Acupuncture is another alternative therapy that may offer relief for individuals suffering from wrist tendonitis, although more scientific studies needs to be done.

    Drugs treatments

    Nonsteroidal Anti-Inflammatory Drugs (NSAIDs) can help manage pain and reduce inflammation.

    Corticosteroid Injections: In more severe cases have not provided sufficient relief, corticosteroid injections deliver powerful anti-inflammatory medication directly to the affected area, providing quick and targeted pain relief. However, it’s important to note that these injections are generally used sparingly due to potential side effects.


    Surgery is typically reserved for severe cases that do not respond to conservative treatments. Surgical procedures aim to repair damaged tendons and remove inflamed tissue to alleviate pain and restore function to the affected wrist.

    There are certain risks involved that need careful consideration. Complications resulting from surgery can include infection, nerve damage, blood vessel injury, scarring, or even failure of the procedure itself.

    During the surgery, the orthopedic surgeon will make a small incision in the affected area under general anesthesia or local anesthesia to access the damaged tendon or release pressure on the affected tendons within the wrist joint.

    Risk Factors of Wrist Tendinitis

    While wrist tendon pain can affect anyone, certain risk factors increase the likelihood of developing this painful condition.

    • Engaging in repetitive motions or activities involving the wrists
    • Poor posture or improper techniques
    • Failing to warm up adequately before engaging in physical activity
    • Jobs such as assembly line work, construction, or carpentry

    Prognosis and Prevention of Wrist Tendinitis

    The good news is that most cases have a favorable prognosis when appropriate treatment and lifestyle modifications are implemented. With timely intervention, individuals can expect significant improvement in their symptoms and a return to normal function.

    Prevention: Taking Steps to Safeguard Your Wrists

    In order to prevent the onset of wrist tendonitis, there are several proactive measures you can take:

    1. Maintain Proper Posture: Poor posture can put unnecessary strain on your wrists.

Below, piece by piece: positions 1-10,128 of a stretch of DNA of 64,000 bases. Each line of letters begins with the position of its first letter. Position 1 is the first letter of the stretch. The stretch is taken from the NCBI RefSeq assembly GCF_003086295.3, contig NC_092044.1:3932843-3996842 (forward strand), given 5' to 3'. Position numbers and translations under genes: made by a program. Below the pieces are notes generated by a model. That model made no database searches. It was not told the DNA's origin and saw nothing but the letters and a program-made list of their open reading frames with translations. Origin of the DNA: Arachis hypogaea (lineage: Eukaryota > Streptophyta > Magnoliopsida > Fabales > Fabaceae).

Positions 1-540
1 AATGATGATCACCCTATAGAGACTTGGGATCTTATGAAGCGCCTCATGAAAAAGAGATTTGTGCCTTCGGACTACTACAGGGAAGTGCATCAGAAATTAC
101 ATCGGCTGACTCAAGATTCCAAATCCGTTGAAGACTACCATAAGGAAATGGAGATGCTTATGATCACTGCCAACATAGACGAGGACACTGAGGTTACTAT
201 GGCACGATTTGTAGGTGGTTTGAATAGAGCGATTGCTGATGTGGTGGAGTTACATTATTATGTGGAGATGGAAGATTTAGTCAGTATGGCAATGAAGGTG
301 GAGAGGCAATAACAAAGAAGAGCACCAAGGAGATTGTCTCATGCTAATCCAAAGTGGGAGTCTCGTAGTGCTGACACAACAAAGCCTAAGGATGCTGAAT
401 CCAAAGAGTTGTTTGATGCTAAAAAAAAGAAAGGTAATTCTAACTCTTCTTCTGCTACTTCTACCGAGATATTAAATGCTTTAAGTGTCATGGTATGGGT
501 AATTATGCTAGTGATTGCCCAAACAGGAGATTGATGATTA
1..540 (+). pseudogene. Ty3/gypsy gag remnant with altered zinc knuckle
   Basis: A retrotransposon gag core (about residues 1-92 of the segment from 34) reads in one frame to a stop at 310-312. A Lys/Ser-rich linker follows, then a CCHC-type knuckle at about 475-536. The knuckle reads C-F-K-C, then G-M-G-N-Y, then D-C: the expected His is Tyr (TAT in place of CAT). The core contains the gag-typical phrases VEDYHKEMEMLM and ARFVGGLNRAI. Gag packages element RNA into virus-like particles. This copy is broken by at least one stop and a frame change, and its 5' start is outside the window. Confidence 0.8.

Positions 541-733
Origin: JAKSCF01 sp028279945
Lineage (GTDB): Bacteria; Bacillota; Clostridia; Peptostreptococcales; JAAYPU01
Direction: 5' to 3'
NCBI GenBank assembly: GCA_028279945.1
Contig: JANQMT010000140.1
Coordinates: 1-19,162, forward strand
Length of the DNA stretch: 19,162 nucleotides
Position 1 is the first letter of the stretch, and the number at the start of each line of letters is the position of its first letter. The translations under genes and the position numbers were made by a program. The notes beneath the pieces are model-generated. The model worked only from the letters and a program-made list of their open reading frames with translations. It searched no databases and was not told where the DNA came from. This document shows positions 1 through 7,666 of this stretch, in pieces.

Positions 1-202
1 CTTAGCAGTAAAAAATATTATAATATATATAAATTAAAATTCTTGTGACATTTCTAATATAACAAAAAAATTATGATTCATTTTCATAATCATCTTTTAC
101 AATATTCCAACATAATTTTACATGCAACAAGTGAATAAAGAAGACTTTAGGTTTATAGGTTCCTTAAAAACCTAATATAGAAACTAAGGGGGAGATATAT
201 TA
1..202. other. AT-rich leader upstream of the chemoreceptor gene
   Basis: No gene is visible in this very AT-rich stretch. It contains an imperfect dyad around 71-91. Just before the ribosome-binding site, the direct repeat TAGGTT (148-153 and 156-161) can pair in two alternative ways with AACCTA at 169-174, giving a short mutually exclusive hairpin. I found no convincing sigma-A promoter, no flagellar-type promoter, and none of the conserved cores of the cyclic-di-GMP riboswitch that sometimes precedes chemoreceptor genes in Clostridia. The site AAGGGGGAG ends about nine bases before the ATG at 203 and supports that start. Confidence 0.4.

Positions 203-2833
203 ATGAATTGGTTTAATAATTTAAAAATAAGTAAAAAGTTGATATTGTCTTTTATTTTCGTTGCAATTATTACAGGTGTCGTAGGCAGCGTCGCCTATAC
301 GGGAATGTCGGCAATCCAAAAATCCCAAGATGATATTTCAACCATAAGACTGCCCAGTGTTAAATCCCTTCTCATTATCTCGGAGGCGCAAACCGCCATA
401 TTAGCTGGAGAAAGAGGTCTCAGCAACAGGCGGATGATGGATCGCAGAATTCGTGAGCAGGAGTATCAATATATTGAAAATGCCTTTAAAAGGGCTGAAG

2. Use Ergonomic Equipment: Investing in ergonomic equipment such as an adjustable keyboard tray or an ergonomic mouse can significantly reduce stress on your wrists during work.
    3. Avoid Overuse of the Wrists: Prolonged and repetitive movements can contribute to wrist tendonitis. Take regular breaks.
    4. Regular Stretching Exercises: Incorporating stretching exercises into your daily routine can improve flexibility and reduce the risk of developing wrist tendonitis.

    Frequently Asked Questions

    How long does it take to recover from wrist tendinitis?

    The recovery time for wrist tendonitis varies depending on the severity of the condition and the individual’s commitment to treatment. In mild cases, rest and conservative treatments like icing and physical therapy can lead to improvement within a few weeks. However, more severe cases may require several months of consistent treatment and rehabilitation before significant relief is experienced.

    Can wrist tendonitis come back after treatment?

    Yes, there is a possibility of wrist tendonitis recurring even after successful treatment. It is crucial to address the underlying causes and risk factors to minimize the chances of recurrence.

    Are there any home remedies for relieving wrist tendonitis pain?

    Yes, there are home remedies that may provide temporary relief. Applying ice packs or warm compresses, practicing gentle stretching exercises, wearing supportive braces or splints, and red light therapy can help alleviate pain and reduce inflammation.

    Can I still exercise with wrist tendonitis?

    It depends on the severity of your condition. In most cases, moderate exercise can be beneficial for promoting healing and preventing stiffness in the affected area. However, high-impact activities that put stress on your hand and wrist or those that exacerbate symptoms should be avoided until you have fully recovered. It’s important to work closely with a healthcare professional or physical therapist for appropriate exercises.

    Is surgery necessary for treating wrist tendonitis?

    Surgery is typically considered as a last resort when conservative measures fail to provide relief. Most cases of wrist tendonitis can be effectively managed with non-invasive treatments such as rest, physical therapy, medication, or red light therapy. However, if conservative methods prove ineffective, surgery may be necessary.

    Can wrist tendinitis affect my ability to work?

    Wrist tendonitis can indeed impact your ability to work, especially if your job involves repetitive wrist movements of your hand or heavy lifting. It’s crucial to communicate with your employer about any limitations you may have due to the condition and explore options for ergonomic adjustments or modified duties that can accommodate your needs.